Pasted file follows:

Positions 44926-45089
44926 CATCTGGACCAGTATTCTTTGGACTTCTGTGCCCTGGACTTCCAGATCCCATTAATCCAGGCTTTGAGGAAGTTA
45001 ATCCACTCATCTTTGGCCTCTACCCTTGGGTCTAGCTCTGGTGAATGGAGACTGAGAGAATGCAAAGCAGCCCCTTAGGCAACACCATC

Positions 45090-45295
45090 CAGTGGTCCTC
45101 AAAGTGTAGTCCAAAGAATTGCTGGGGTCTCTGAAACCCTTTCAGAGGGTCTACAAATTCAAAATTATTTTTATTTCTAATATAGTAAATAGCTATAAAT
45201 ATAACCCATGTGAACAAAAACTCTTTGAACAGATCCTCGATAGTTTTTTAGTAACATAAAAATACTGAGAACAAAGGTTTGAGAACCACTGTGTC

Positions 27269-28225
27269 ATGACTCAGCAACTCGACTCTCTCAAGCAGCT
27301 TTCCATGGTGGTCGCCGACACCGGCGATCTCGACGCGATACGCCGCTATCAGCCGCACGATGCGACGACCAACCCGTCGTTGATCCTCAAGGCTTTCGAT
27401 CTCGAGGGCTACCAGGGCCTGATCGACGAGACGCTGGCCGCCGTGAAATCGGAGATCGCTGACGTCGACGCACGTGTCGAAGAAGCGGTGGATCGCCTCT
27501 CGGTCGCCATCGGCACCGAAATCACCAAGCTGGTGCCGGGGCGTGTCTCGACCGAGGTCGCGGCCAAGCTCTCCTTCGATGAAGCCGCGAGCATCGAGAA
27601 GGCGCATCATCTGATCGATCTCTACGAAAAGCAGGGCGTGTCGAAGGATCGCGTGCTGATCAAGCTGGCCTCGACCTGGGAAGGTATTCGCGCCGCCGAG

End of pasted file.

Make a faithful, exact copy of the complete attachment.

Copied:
Positions 44926-45089
44926 CATCTGGACCAGTATTCTTTGGACTTCTGTGCCCTGGACTTCCAGATCCCATTAATCCAGGCTTTGAGGAAGTTA
45001 ATCCACTCATCTTTGGCCTCTACCCTTGGGTCTAGCTCTGGTGAATGGAGACTGAGAGAATGCAAAGCAGCCCCTTAGGCAACACCATC

Positions 45090-45295
45090 CAGTGGTCCTC
45101 AAAGTGTAGTCCAAAGAATTGCTGGGGTCTCTGAAACCCTTTCAGAGGGTCTACAAATTCAAAATTATTTTTATTTCTAATATAGTAAATAGCTATAAAT
45201 ATAACCCATGTGAACAAAAACTCTTTGAACAGATCCTCGATAGTTTTTTAGTAACATAAAAATACTGAGAACAAAGGTTTGAGAACCACTGTGTC

Positions 27269-28225
27269 ATGACTCAGCAACTCGACTCTCTCAAGCAGCT
27301 TTCCATGGTGGTCGCCGACACCGGCGATCTCGACGCGATACGCCGCTATCAGCCGCACGATGCGACGACCAACCCGTCGTTGATCCTCAAGGCTTTCGAT
27401 CTCGAGGGCTACCAGGGCCTGATCGACGAGACGCTGGCCGCCGTGAAATCGGAGATCGCTGACGTCGACGCACGTGTCGAAGAAGCGGTGGATCGCCTCT
27501 CGGTCGCCATCGGCACCGAAATCACCAAGCTGGTGCCGGGGCGTGTCTCGACCGAGGTCGCGGCCAAGCTCTCCTTCGATGAAGCCGCGAGCATCGAGAA
27601 GGCGCATCATCTGATCGATCTCTACGAAAAGCAGGGCGTGTCGAAGGATCGCGTGCTGATCAAGCTGGCCTCGACCTGGGAAGGTATTCGCGCCGCCGAG